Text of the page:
As a result, the relative importance of seasons for growth patterns may change, Le Moullec said. Because the effect of rain-on-snow was so different in different parts of Svalbard, the synchronizing effect of July temperature on vegetation growth may be weakened over time, she said.

On one hand, that could be better for the overall health of the ecosystem, because when one area has a bad growth year, other areas may do fine. As a consequence, even though reindeer in areas with poor growth may have a hard time surviving, not all reindeer populations on the island will be equally affected.

On the other hand, if rain-on-snow become widespread all across Svalbard, all populations may have a hard time simultaneously.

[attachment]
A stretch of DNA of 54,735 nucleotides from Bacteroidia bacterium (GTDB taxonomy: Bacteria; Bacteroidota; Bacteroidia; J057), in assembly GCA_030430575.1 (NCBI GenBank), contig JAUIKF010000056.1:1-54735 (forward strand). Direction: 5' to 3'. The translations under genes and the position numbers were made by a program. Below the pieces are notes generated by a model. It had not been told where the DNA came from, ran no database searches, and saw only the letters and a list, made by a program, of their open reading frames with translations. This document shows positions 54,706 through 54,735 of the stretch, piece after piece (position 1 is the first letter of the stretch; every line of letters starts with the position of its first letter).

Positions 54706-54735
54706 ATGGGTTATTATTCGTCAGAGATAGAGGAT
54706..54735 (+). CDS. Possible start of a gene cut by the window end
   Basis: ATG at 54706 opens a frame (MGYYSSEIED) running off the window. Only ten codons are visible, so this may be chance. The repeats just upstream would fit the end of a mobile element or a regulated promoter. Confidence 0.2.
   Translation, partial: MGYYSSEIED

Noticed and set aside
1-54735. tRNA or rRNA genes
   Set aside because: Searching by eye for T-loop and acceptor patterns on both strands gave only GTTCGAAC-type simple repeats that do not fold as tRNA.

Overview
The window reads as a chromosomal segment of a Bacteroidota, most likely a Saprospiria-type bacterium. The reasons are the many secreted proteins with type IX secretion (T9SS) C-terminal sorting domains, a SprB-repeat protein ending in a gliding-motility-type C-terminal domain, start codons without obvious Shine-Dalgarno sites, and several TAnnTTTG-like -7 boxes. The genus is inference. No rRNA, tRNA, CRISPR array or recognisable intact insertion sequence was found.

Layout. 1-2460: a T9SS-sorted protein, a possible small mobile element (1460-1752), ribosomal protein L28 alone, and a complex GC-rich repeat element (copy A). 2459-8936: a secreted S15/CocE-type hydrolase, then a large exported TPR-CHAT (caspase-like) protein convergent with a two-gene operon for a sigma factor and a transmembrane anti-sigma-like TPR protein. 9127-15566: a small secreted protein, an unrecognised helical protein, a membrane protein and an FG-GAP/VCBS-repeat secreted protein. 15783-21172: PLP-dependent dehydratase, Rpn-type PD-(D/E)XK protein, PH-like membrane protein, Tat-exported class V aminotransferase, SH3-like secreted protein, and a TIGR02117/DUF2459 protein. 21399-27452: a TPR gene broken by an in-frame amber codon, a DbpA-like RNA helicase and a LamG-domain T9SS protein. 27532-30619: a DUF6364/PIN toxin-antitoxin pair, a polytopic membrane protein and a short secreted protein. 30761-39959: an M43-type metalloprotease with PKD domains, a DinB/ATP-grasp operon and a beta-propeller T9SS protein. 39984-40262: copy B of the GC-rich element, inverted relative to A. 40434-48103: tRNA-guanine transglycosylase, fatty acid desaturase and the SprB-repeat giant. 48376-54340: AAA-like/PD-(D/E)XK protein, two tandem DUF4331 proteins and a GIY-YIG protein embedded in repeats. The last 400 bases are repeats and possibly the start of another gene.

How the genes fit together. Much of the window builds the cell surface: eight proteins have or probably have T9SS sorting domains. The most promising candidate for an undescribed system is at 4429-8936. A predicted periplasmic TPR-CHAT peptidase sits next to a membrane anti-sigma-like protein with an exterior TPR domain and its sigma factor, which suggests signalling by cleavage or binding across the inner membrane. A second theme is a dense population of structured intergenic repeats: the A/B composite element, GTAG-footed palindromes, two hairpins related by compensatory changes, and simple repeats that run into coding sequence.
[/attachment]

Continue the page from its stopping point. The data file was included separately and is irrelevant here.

Van der Wal, who has worked with Le Moullec although not on this study, said he was impressed by her “painstaking but elegant work.”

“We knew that warm summers allowed high arctic plants to grow well, but always believed that this was what happened above ground. For Mathilde to show that good years above ground also means good growth below ground, and for this to reflect the productivity of all higher plants together is a major step forward,” he said.

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Reference: Le Moullec, M., Sandal, L., Grøtan, V., Buchwal, A. and Hansen, B.B. (2020), Climate synchronises shrub growth across a high arctic archipelago: contrasting implications of summer and winter warming. Oikos. doi:10.1111/oik.07059

From EurekAlert!